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Home > Questions and Themes > Humans and the Environment: Why this Essential Question?

Humans and the Environment: Why this Essential Question?


  environment icon  

The earth, the land, and the organisms that surround us are our home. To live, humans have to take energy and resources from their natural surroundings. All human life brings us into relationship with the landscapes, the plants, and the animals around us.

 
Lake
Mono Lake, California
R. Dunn

 

For hunters and gatherers of the paleolithic era, these relationships shaped every moment of their lives. They lived in the natural world. They depended directly on its bounty. And they normally thought of themselves as a part of the natural environment. But as humans developed more and more powerful technologies, they began to extract more resources and energy from the natural environment. Farmers found that by cultivating the land and by domesticating animals and plants, they could produce far more food from a given area of land. As populations grew, humans got better and better at extracting more resources from the natural environment. Today, we control as much as 40 percent of the energy available to support life on earth. But the more timber, food, water, and fuel we take from the natural environment the less is available to other species. Our impact becomes greater and greater on other animals and plants, on the world’s oceans and waterways, on the air, and on the land. Today, our impact so great that we are in danger of undermining many of the natural systems on which our lives depend.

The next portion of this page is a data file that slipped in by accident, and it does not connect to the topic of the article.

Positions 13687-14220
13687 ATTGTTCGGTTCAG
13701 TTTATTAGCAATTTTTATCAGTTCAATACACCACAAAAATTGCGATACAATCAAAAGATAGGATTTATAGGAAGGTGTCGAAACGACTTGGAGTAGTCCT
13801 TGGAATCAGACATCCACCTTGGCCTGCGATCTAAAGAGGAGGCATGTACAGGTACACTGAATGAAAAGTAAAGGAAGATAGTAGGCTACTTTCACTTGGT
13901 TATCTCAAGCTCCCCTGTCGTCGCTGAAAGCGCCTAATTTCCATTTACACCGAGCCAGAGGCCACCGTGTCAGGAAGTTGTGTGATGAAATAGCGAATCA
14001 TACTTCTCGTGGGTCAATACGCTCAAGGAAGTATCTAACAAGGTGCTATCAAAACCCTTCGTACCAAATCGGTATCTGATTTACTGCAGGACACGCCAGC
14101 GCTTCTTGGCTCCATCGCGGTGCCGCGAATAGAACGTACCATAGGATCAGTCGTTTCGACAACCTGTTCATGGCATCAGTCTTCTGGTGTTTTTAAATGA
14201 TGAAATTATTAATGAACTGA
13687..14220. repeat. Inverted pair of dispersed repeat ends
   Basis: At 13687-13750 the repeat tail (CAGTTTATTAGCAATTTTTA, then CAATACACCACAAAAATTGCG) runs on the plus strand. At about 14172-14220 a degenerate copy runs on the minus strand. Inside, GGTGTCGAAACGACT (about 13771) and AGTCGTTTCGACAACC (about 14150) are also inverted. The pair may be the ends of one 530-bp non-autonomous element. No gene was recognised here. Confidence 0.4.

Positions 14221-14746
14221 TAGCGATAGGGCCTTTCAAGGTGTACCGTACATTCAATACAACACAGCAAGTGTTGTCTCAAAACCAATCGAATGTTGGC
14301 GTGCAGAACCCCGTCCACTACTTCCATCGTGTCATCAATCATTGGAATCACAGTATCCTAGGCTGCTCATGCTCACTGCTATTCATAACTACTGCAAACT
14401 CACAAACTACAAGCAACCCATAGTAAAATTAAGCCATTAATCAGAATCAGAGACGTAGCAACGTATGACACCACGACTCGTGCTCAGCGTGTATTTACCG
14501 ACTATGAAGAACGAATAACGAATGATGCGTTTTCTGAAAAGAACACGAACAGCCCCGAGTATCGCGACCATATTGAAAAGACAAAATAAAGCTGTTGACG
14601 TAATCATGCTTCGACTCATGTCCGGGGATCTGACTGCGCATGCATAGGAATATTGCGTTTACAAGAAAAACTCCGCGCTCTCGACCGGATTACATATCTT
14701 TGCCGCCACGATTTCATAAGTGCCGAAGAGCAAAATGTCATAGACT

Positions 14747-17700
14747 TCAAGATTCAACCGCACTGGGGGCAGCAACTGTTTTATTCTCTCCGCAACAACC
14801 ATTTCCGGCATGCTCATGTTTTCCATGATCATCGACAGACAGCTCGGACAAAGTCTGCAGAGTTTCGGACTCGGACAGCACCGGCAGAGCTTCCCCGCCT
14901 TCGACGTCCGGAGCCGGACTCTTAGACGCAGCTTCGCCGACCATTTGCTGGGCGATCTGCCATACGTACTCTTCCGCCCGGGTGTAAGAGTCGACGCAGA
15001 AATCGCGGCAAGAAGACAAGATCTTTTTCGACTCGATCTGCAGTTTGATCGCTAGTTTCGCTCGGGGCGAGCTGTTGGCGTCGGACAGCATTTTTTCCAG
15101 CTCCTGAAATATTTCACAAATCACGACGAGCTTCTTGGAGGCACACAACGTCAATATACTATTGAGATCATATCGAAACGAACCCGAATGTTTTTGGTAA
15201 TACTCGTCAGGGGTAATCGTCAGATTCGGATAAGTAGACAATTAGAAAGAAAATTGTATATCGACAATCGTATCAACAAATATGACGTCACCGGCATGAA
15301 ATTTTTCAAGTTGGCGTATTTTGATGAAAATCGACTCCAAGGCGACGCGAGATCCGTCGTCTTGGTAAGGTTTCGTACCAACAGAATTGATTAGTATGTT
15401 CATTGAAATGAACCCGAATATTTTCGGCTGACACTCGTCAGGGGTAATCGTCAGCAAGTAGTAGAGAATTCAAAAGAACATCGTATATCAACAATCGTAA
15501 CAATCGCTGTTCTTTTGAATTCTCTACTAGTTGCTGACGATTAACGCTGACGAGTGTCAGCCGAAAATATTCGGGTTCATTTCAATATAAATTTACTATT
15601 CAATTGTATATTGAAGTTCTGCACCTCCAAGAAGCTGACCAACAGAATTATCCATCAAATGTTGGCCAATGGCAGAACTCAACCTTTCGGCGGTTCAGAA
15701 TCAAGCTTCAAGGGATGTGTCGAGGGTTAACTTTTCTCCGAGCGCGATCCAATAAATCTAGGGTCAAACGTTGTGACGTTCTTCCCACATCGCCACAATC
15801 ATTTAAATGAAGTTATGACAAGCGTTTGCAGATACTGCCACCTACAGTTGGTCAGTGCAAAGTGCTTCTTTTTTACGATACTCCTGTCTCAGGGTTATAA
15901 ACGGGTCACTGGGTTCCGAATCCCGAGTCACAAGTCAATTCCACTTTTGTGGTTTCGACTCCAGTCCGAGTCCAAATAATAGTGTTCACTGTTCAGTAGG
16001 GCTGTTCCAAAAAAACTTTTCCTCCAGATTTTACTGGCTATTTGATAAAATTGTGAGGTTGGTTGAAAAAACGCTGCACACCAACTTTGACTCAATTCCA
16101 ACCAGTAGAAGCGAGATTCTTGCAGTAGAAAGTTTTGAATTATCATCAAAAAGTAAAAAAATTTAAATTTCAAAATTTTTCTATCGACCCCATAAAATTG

Understanding our changing relationship with the environment is, therefore, at the core of historical understanding. It involves grappling with questions of how humans have lived, how they have treated the earth, and how their power over the earth has grown. Understanding the changing relationship between humans and the environment in the world's past may be a first step towards finding a less damaging relationship in the future